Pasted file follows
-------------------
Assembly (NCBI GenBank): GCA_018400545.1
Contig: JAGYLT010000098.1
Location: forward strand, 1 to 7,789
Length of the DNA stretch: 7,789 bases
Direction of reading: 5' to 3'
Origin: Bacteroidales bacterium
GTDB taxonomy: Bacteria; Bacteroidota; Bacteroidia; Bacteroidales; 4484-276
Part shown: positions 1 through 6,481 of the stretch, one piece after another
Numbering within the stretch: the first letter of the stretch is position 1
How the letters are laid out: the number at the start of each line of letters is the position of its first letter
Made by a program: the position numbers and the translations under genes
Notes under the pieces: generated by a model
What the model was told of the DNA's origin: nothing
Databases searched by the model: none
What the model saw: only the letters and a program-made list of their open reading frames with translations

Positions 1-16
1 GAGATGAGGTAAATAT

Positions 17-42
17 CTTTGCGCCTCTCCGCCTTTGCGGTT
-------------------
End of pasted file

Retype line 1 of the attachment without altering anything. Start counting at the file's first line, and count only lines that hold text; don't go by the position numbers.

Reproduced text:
Assembly (NCBI GenBank): GCA_018400545.1